Ozioma

Overview and Challenge

The dangers and risks of cancer to minority populations has been well documented by the national media, federal health agencies and advocacy groups. All too often, however, these stories are about the chances of getting the disease and risk of death without any mention of how to prevent cancer.

Through a collaboration with researchers at the Health Communication Research Lab at Washington University in St. Louis and funding from the National Cancer Institute, the HCRC embarked on the creation of the Ozioma News Service to send positive messages about cancer prevention out to African American newspapers around the country.

Research

Based on findings that showed that black newspapers were the most trusted news source for African Americans and that African Americans were more responsive to positive news than negative news, we created the Ozioma News Service. Ozioma, which means “good news” in Ebu, presents locally-relevant cancer prevention stories with a positive message to black newspapers in 24 cities around the country. Each story has personal or community action steps that can be taken to help prevent or lower the risk of cancer among African Americans.

Strategy and Creative Direction

In Ozioma I, the first iteration of this project from 2003 – 2008, we learned that the more local the information could be, the better the chance of the newspaper picking up the stories. For Ozioma II, we added the American Cancer Society as a partner and hired members of 12 communities to be our “news specialists,” locals who did interviews and took photos for the stories for their communities.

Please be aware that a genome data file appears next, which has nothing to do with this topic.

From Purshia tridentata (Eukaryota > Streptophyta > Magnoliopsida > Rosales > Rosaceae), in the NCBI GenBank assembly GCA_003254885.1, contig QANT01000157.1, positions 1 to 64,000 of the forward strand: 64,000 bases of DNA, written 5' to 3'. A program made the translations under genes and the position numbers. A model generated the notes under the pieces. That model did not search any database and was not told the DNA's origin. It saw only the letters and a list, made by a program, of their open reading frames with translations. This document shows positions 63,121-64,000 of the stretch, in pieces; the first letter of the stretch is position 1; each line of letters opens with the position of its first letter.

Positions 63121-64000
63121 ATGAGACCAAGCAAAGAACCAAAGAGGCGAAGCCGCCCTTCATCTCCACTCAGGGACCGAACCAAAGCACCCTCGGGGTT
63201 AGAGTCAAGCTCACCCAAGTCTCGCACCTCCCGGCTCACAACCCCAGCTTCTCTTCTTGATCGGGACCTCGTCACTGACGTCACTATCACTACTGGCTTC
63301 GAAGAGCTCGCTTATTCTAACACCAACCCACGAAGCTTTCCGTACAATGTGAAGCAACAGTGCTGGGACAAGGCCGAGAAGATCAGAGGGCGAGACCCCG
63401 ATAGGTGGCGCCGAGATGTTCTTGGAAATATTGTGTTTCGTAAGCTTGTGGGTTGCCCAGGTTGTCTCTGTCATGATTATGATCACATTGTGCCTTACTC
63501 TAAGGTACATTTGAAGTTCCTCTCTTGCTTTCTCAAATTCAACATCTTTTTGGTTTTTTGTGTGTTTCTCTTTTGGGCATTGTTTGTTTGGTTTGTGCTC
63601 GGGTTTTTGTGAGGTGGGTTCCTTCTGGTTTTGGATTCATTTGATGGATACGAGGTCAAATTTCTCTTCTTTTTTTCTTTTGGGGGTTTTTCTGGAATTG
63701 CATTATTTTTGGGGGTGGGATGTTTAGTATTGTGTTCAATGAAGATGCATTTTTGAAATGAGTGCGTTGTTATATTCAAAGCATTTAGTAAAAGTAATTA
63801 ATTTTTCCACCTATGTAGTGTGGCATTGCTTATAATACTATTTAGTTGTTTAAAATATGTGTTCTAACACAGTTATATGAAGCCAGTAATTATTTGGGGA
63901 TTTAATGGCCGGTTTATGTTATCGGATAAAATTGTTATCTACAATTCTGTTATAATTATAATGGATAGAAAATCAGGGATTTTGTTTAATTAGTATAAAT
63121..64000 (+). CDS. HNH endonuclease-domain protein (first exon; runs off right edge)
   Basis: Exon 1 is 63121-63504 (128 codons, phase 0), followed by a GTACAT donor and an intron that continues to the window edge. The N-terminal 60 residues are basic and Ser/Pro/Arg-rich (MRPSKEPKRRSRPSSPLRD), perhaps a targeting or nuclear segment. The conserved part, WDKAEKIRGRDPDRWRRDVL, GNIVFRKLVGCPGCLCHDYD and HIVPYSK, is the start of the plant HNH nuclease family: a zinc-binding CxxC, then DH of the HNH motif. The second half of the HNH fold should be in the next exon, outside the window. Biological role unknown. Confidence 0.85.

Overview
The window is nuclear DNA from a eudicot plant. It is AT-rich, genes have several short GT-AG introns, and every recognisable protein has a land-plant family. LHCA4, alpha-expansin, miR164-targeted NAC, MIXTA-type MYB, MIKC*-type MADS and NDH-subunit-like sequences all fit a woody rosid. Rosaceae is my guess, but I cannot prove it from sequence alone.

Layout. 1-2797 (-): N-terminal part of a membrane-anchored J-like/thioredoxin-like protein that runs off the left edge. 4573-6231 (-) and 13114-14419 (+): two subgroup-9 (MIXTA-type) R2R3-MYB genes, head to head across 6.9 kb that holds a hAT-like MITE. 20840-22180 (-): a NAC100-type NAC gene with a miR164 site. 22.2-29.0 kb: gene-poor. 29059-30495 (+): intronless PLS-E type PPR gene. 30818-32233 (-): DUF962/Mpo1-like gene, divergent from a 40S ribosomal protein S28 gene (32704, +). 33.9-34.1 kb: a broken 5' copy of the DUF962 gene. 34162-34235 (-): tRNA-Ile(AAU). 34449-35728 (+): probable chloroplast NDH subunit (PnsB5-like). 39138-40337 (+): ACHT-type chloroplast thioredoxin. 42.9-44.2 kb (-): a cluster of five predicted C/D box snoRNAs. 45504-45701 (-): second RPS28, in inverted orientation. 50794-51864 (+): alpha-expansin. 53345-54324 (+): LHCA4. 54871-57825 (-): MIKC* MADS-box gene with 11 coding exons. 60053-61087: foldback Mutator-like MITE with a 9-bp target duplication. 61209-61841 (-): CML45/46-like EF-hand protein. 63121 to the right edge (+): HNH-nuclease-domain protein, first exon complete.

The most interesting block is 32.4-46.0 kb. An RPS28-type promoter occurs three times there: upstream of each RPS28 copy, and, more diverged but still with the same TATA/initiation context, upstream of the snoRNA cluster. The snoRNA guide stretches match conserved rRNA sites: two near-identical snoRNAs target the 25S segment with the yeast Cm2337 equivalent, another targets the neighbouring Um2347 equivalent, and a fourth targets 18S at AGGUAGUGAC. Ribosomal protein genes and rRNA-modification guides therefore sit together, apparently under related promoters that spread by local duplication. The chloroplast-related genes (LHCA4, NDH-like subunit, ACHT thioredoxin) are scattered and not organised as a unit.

Results

After sending out 54 cancer prevention stories, we definitively learned that adding news specialists significantly increased the rate of newspapers picking up the stories. The significance of this is that through Ozioma (and the HLM News Service project) we learned that by using local advocates or community networks to augment a journalistically-written story with local quotes and/or information (such as a cancer walk event, local park, etc.), a group can greatly increase its chance of earned media success.

The next phase of this project will be examining how local media outlets and health groups can create cancer prevention messages with LocalHealthData.org, a database that pulls together statistical information on a variety of health problems including diabetes, heart disease, obesity, high blood pressure, cancer and other conditions, many of which are prevalent in the African-American community.

 

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